With these as a reference points, more and more industries are making moves to shift from ownership to access. Jewellery and fashion accessories are frequently leased for the night or a special occasion. Within the home environment, furniture and domestic appliance rental is on the increase for significant sections of the population who may only be in need of temporary use. Students, urban migrants, newly married couples and professionals on international secondment are increasingly being offered the option to lease, not buy, kit such as washing machines, sofas and beds. While some see this as return to the days of the hire purchase agreements prevalent in the post-WWII, the difference is that the intention of ultimate ownership is not there. This is about temporary access for a limited period with the recognition that, as you move on, the product can be returned.
A significant driver in this movement is the sustainability agenda. Reducing waste is clearly a high priority for many industries and local governments so the encouragement of new practices to encourage reuse of products that involve high resource use is an increasing imperative. Voluntary networks such as free-cycle have a role but more fundamental shifts in how products are made available to customers are also in play. Again the automotive industry is playing a leading role here. As lifecycle management has extended into product reuse, the introduction of cars such as the new 95% recyclable Renault Twingo has made increasingly feasible the possibility of key components and materials being leased from, not sold by, the source manufacturer. If the economics work, then it would be possible to lease, not sell, say, an air conditioning unit or even the steel for a car that will be in use for ten years. As long as the components return back to their original source for recycling, a ten-year rental arrangement is increasingly practical.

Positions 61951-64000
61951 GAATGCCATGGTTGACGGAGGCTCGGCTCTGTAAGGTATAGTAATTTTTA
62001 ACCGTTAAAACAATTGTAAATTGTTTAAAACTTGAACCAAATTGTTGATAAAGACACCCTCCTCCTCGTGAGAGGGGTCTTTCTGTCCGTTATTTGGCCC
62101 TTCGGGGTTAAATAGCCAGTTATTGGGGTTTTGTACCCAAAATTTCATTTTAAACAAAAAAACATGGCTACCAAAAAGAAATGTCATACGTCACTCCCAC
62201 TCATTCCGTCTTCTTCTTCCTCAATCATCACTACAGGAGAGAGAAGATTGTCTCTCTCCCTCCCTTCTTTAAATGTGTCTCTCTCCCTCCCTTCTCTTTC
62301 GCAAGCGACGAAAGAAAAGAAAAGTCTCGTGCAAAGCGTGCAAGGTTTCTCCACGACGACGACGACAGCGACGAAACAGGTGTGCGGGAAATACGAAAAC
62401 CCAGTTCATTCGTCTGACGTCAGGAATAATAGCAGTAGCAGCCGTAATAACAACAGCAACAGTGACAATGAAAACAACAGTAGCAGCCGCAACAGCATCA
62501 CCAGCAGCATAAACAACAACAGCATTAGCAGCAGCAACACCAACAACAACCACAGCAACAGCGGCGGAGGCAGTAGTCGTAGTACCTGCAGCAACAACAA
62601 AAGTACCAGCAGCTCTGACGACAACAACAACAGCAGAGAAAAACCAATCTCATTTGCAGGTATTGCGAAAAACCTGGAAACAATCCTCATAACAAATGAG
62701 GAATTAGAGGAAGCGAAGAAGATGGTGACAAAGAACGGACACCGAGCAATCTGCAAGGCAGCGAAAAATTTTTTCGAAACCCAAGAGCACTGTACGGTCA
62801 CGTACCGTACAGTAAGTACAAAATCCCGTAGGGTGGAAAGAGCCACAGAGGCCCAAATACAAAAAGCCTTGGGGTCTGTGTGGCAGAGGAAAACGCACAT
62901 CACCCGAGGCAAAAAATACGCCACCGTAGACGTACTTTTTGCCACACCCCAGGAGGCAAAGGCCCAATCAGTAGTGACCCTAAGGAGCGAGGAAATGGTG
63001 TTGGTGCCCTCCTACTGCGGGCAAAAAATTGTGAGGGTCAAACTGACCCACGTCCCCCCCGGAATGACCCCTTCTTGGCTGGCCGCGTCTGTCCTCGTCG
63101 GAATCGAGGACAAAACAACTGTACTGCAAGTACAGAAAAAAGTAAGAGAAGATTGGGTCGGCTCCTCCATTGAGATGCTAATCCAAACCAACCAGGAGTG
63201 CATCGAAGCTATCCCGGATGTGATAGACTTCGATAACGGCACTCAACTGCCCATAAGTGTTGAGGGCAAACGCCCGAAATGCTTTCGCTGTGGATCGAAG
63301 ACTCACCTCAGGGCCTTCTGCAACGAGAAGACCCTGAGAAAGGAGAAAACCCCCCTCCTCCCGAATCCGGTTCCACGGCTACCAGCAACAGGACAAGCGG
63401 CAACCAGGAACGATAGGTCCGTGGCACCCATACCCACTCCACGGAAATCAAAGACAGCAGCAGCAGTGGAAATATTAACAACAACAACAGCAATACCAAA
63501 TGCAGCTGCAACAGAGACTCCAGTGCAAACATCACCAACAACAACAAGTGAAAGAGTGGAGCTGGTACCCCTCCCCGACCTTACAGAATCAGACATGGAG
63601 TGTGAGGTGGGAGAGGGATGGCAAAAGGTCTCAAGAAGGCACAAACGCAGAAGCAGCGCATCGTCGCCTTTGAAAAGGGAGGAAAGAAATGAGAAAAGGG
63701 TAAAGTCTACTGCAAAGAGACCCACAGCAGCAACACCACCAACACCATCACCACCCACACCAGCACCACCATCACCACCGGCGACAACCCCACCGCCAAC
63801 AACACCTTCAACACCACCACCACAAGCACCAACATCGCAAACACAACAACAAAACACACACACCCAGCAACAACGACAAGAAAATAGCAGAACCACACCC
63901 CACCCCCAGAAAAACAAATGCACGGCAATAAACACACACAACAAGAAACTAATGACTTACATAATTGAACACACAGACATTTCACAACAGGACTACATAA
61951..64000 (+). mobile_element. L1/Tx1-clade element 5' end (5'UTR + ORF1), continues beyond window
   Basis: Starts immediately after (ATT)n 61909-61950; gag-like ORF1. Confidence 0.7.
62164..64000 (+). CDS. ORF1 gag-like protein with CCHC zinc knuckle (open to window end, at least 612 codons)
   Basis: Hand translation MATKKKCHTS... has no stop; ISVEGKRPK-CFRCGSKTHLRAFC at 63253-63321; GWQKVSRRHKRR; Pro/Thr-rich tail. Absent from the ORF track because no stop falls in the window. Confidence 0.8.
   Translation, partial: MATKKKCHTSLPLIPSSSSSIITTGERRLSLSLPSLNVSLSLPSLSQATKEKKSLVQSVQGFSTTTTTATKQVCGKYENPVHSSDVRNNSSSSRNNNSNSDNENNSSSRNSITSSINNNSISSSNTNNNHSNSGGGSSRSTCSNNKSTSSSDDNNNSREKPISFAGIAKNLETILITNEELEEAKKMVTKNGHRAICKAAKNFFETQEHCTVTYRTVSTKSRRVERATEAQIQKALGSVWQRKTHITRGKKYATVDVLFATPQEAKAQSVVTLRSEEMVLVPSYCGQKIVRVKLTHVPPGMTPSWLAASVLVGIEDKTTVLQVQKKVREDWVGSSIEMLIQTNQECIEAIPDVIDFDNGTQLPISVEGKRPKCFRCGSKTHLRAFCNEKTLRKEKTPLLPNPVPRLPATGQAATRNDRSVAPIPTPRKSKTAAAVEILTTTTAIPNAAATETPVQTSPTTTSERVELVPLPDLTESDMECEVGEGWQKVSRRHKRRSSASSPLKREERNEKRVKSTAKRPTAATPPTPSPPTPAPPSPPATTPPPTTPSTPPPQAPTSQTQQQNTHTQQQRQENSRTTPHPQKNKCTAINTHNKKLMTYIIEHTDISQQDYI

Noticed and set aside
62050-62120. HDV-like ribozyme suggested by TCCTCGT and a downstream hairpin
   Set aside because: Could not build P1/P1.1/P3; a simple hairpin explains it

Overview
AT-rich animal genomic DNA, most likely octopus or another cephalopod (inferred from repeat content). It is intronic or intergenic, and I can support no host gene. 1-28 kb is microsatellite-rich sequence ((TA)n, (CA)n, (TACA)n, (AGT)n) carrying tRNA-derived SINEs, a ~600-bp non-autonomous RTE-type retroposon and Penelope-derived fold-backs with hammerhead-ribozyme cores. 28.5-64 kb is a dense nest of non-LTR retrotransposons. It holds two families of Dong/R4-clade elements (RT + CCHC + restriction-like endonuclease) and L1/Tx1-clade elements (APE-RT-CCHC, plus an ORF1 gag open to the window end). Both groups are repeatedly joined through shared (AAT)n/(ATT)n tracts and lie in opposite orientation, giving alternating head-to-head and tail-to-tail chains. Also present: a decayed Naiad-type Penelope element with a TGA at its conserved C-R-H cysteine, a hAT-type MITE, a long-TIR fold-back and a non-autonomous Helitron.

Taking the same principles into other areas, the concept of leasing, not buying, clothing is also gaining traction for two key reasons. Firstly, given the resources used in manufacture, the ability to recycle is highly attractive. Given the amount of cotton involved, 11,000 litres of water are used in the production of the average pair of jeans, so being able to reuse cotton is therefore just as attractive for the fashion industry as recycling aluminium cans is for the drinks industry. Secondly, in this industry, fashion clearly changes and the products go out of style long before they are worn out. So, expect to see developments where key brands offer customers the option of, say, a three month lease for their clothes. Equally, the same reusage principles apply to computers where, for example, Samsung see the ‘PC becoming a commodity item’. Given the forthcoming regulations on electronic waste, expect also to be offered PC rental instead of purchase.
By 2020, expect to see that the concept of ownership in sectors such as housing, cars, white goods, and clothing has been replaced by that of access. In the end, perhaps it will only be items such as gifts and souvenirs that are kept for a lifetime.